Trillions of Toxic Waste in the Global Banking System

Basel III: the Global Banks at the Edge of the Precipice.

Linked on our blogs with Matthias Chang – Malaysia. – Published on Global Research.ca, by Matthias Chang, Sept. 20, 2010.

… THE BASEL III SOLUTION:

  • At its 12 September 2010 meeting, the Group of Governors and Heads of Supervision, the oversight body of the Basel Committee on Banking Supervision, announced a substantial strengthening of existing capital requirements and fully endorsed the agreements it reached on 26 July 2010.
  • These capital reforms, together with the introduction of a global liquidity standard, deliver on the core of the global financial reform agenda and will be presented to the Seoul G20 Leaders summit in November.
  • The Committee’s package of reforms will increase the minimum common equity requirement from 2% to 4.5%.
  • In addition, banks will be required to hold a capital conservation buffer of 2.5% to withstand future periods of stress bringing the total common equity requirements to 7%.
  • This reinforces the stronger definition of capital agreed by Governors and Heads of Supervision in July and the higher capital requirements for trading, derivative and securitisation activities to be introduced at the end of 2011.

Increased capital requirements:

  • Under the agreements reached, the minimum requirement for common equity, the highest form of loss absorbing capital, will be raised from the current 2% level, before the application of regulatory adjustments, to 4.5% after the application of stricter adjustments.
  • This will be phased in by 1 January 2015.
  • The Tier 1 capital requirement, which includes common equity and other qualifying financial instruments based on stricter criteria, will increase from 4% to 6% over the same period.
  • The Group of Governors and Heads of Supervision also agreed that the capital conservation buffer above the regulatory minimum requirement be calibrated at 2.5% and be met with common equity, after the application of deductions.
  • The purpose of the conservation buffer is to ensure that banks maintain a buffer of capital that can be used to absorb losses during periods of financial and economic stress.
  • While banks are allowed to draw on the buffer during such periods of stress, the closer their regulatory capital ratios approach the minimum requirement, the greater the constraints on earnings distributions.
  • This framework will reinforce the objective of sound supervision and bank governance and address the collective action problem that has prevented some banks from curtailing distributions such as discretionary bonuses and high dividends, even in the face of deteriorating capital positions.
  • A countercyclical buffer within a range of 0% – 2.5% of common equity or other fully loss absorbing capital will be implemented according to national circumstances.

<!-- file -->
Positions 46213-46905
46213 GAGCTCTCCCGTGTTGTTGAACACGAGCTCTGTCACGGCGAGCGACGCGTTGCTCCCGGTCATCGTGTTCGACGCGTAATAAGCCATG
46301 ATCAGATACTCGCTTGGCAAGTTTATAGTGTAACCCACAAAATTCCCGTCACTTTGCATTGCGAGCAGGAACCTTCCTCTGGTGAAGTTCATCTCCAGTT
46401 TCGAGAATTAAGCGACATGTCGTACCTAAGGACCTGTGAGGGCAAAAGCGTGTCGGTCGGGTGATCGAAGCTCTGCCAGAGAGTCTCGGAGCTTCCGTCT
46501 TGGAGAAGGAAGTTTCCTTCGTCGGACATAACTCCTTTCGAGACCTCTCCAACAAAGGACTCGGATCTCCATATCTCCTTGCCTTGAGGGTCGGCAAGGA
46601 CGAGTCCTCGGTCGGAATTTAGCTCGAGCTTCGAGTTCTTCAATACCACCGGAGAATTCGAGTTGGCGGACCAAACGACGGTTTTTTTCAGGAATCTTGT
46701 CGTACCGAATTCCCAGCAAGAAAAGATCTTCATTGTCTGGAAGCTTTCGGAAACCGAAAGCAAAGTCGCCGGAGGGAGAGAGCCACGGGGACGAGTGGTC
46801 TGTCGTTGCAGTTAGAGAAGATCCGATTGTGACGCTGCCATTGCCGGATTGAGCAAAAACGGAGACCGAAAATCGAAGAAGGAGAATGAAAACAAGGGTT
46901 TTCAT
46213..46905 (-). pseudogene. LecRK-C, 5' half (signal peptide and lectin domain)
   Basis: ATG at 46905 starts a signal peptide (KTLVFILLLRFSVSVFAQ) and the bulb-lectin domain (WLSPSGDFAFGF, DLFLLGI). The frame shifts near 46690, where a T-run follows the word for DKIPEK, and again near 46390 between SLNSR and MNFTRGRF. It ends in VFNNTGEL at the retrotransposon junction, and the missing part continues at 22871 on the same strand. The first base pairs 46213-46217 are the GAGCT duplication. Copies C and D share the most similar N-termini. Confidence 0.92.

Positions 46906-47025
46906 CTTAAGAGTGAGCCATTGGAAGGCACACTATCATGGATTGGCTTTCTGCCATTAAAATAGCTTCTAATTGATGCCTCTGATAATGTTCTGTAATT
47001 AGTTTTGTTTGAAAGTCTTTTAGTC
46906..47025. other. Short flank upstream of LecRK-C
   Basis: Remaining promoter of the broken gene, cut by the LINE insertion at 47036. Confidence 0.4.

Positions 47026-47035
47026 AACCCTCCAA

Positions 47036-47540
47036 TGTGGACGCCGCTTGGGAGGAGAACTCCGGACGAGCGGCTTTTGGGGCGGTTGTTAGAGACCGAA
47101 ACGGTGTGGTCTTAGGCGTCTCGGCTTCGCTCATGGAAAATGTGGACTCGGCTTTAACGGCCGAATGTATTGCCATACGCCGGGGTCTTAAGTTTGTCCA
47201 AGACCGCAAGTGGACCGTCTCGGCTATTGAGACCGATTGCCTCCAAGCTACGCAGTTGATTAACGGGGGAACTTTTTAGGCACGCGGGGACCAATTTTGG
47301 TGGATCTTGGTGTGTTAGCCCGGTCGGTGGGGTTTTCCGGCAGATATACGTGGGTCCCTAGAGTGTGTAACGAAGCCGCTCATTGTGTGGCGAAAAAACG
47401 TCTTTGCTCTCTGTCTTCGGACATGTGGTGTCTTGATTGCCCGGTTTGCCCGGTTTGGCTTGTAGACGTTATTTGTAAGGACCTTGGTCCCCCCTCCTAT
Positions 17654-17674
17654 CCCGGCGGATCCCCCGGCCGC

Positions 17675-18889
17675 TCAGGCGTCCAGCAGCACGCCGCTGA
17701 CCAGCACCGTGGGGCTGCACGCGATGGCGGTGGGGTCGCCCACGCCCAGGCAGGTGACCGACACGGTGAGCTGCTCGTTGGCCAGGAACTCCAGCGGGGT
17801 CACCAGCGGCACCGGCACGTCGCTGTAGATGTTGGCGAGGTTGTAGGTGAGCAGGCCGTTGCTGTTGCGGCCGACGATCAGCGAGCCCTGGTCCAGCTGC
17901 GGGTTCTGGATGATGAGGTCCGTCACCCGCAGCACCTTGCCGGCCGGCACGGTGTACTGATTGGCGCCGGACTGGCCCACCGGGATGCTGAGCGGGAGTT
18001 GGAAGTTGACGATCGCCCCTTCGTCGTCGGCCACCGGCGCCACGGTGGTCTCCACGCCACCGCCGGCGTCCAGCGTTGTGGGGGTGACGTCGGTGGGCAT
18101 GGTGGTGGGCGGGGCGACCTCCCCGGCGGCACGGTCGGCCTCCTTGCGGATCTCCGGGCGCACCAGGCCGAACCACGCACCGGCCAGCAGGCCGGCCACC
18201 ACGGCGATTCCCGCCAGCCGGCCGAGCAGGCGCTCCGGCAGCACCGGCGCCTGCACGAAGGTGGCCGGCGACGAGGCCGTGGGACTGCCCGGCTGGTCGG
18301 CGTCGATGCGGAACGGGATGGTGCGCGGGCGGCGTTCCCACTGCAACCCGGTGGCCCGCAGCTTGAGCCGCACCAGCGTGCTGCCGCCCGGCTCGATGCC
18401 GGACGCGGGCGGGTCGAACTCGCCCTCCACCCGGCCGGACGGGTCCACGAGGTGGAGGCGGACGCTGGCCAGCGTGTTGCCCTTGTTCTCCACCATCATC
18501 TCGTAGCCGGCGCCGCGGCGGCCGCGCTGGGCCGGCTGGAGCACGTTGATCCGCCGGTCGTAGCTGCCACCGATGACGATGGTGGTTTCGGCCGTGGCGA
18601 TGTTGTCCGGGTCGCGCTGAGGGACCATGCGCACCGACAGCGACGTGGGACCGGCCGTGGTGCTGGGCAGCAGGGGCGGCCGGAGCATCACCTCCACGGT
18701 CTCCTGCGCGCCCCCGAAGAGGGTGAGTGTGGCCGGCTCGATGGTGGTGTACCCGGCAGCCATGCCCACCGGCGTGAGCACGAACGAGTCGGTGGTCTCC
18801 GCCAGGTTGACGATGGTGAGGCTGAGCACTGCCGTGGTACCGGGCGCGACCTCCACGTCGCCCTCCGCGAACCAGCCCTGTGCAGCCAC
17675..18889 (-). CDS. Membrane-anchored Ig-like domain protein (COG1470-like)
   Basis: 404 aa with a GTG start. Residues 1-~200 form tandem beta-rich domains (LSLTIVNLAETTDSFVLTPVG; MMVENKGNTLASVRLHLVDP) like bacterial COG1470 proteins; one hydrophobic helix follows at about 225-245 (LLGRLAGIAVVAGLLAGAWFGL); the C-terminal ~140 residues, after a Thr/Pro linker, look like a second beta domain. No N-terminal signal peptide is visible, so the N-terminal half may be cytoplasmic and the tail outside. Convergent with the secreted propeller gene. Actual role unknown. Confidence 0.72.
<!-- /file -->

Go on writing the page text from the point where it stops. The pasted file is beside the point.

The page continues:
• The purpose of the countercyclical buffer is to achieve the broader macroprudential goal of protecting the banking sector from periods of excess aggregate credit growth.
  • For any given country, this buffer will only be in effect when there is excess credit growth that is resulting in a system wide build up of risk.
  • The countercyclical buffer, when in effect, would be introduced as an extension of the conservation buffer range.
  • These capital requirements are supplemented by a non-risk-based leverage ratio that will serve as a backstop to the risk-based measures described above.
  • In July, Governors and Heads of Supervision agreed to test a minimum Tier 1 leverage ratio of 3% during the parallel run period.
  • Based on the results of the parallel run period, any final adjustments would be carried out in the first half of 2017 with a view to migrating to a Pillar 1 treatment on 1 January 2018 based on appropriate review and calibration.
  • Systemically important banks should have loss absorbing capacity beyond the standards announced today and work continues on this issue in the Financial Stability Board and relevant Basel Committee work streams. [1]

THE LOOPHOLE and ADMISSION OF INSOLVENCY: … //

… THE CONFIDENCE GAME:

  • At this moment, I cannot give a precise time-line as to how long the FED and the global central banks can prolong the confidence game, hoodwinking the public and sovereign creditors that all is well.
  • When confidence in banks evaporates for whatever reasons, the consequences will be ugly and there will be massive social upheavals across the globe.
  • The first indication that the game is up is when US treasuries are increasingly purchased by the FED to make up for the shortfalls by foreign creditors and to finance the ballooning US deficits.
  • All of a sudden, some entities may start to get real nervous and unload the treasuries, and the FED steps in to shore up treasuries. Then, the tipping point is reached and Hell breaks loose!

China is also part of this confidence game.

  • But, contrary to IMF and other renowned economists who are betting on China’s and Asia’s so-called economic strengths, I take the view that when US treasuries collapse, faith in all fiat monies will likewise evaporate and there will be massive capital flight to commodities, especially gold, silver and oil.Asian stock markets will be devastated and there will be volatile gyrations in currency values.
  • Therefore, it is utter lunacy and recklessness for the Malaysian central bank (Bank Negara) and the government to even consider allowing the ringgit to be traded.
  • When confidence in dollar assets vaporises, China will be caught right in the middle. The third and final phase of the Global Financial Tsunami will devastate Asian economies and with it, the greatest depression in history will ensue.

Time Line?

  • Between now and anytime in 2011.
  • At the latest, 2012.

God help us. (full long text).

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